The weekend’s news that 70 people had been killed by the Islamic State in a village in northeastern Hama Province raised another question: how many regime forces were slain by the jihadists in battles before the mass killing in Sheikh Helal?

Asked about the latest significant news, a source inside Syria said simply on Monday, “Salamiyah”, referring to the district in Hama Province where both the fighting and the attack on Sheikh Helal occurred.

The source said that reports, circulating last week, of 74 soldiers in Salamiyah were correct with photographs of some of the slain troops posted on social media sites.

Some of those slain in Sheikh Helal may also have been pro-Assad militia rather than civilians.

Public anger over the deaths has been stoked by the failure of official media to mention the events. A Damascus-based website wrote on Monday about the funerals for those in Sheikh Helal, with coffins carried by military personnel and civilians, and noted discontent over the Assad regime’s response.

A jihadist fighter promised more bad news, telling Reuters, “The ultimate goal is liberate Salamiya and Hama but it will not happen before Islamic State is 100 percent ready.”

Reports: Rebels Begin Three-Pronged Offensive on Idlib City

Reports are circulating that rebels have finally begun an assault on Idlib city in northwest Syria.

The reports indicate the opposition is attacking from the north, east, and west. Pro-opposition activists say the attack started with three vehicle-borne suicide bombings.

Smoke rising above the suicide bombing of a regime checkpoint:

The rebel faction Ahrar al-Sham claims that territory to the east of the city has already been seized.

Ahrar al-Sham fighters mobilizing for the battle:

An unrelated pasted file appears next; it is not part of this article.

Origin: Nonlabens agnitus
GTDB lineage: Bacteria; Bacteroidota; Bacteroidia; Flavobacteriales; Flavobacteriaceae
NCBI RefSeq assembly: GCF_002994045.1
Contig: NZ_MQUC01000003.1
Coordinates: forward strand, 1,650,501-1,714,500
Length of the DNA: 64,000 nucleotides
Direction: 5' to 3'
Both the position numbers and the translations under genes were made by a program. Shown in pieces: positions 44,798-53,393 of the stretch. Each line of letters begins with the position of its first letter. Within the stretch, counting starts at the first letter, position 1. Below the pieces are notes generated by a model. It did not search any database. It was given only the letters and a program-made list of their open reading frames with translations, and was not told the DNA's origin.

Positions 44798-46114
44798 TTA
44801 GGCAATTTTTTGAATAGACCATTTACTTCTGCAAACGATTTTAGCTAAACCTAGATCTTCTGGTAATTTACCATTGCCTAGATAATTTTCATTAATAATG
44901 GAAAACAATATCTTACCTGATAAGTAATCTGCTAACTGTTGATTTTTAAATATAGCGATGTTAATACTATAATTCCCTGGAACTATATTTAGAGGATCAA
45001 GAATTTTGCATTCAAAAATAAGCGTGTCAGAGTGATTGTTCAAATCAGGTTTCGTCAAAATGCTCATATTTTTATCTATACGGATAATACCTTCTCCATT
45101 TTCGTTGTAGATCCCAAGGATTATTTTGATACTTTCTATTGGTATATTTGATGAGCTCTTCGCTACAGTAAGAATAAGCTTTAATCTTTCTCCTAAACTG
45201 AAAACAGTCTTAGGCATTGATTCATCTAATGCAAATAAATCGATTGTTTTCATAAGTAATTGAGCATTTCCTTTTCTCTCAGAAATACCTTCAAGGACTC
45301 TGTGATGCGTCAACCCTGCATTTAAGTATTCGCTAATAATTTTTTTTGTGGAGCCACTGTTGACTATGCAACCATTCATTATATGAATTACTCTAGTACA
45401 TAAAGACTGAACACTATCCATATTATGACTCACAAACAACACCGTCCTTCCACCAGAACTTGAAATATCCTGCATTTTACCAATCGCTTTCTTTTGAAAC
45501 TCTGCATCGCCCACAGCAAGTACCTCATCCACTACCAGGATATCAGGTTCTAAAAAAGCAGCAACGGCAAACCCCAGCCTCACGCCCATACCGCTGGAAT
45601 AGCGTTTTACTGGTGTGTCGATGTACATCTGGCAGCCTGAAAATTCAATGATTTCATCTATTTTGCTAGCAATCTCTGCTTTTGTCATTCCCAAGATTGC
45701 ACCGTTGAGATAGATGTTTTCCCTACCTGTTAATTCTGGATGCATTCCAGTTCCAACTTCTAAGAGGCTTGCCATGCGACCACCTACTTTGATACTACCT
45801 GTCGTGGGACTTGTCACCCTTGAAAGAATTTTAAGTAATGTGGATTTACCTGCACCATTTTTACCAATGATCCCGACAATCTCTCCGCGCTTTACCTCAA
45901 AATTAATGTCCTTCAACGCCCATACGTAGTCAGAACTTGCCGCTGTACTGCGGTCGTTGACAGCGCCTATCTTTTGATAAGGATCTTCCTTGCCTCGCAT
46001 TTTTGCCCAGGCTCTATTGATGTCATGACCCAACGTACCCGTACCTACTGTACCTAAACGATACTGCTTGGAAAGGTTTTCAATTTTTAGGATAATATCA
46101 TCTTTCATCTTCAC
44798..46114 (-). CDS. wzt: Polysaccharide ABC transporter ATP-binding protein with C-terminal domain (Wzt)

The regime has held Idlib city throughout the four-year conflict, but rebels control most of Idlib Province.

The city had a pre-war population of about 165,000.

Druze Leader Jumblatt Warns Community Against “Assad Regime’s Attempt to Drag It Into Futile Wars”

As fighting between rebels and Syrian forces nears Sweida Province in southern Syria (see below), home to many of the country’s Druze community, Lebanese Druze leader Walid Jumblatt has issued a warning about the regime’s attempts to take advantage of them by dragging the community into “futile wars with other local factions”.

In a weekly editorial, Jumblatt accused the Assad regime of constantly trying to exacerbate conflicts: “Since the outbreak of the conflict, events have proved beyond a shadow of doubt that the Syrian regime hasn’t distinguished between sects while carrying out its terrorist acts.”

Jumblat called on Druze in Swaida to consolidate ties with the neighboring Daraa Province, where rebels have made steady advances this year.

The Druze, who follow a distinct monotheistic religion, are found primarily in Syria, Lebanon, Israel, and Jordan.

Rebel Faction Jaish al-Islam: We Are the Greatest Threat to the Islamic State

Captain Islam Alloush, the spokesman for the leading rebel faction Jaish al-Islam, tells Syria Direct, “We represent the biggest threat to IS in two ways”:

The first is militarily, as we have prevented IS from expanding into the Damascus countryside, ousted them from East Ghouta [east of Damascus] and attacked them in the Qalamoun mountains. In the past few days we were able to free east Qalamoun from their control, so IS has resorted to treachery and kidnapping.

The second way is religious, as we represent true Islam, which is far removed from the fanaticism and takfir [of the Islamic State.

Jaish al-Islam is prominent near Damascus as a challenge to both the Assad regime and the jihadists; however, it is expanding operations against the Islamic State in northern Syria with a new camp, “Ali bin Abi Talib”, training fighters.

Opposition and Regime Put Out Conflicting Accounts over Battle for Busra al-Sham in South

The opposition and regime are putting out competing accounts over the state of the battle for Busra al-Sham in southern Syria.

Rebels launched an offensive last week, hoping to open access to Sweida Province and to another border entry point into Jordan. They claim that they have inflicted heavy losses on regime defenders, reportedly including the Syrian Army’s 5th and 9th Armored Divisions and National Defense Forces militia.

State news agency SANA counters with a “military source” claiming that more than 50 rebels, including two field commanders, have been killed in and near the city.

At the same time, the site implicitly acknowledges that rebels are inside Busra al-Sham, as it asserts the demolition of a missile launching pad and armored vehicle in the west of the city and of fighting around the archaeological citadel.

A report from Al Jazeera Arabic inside the city: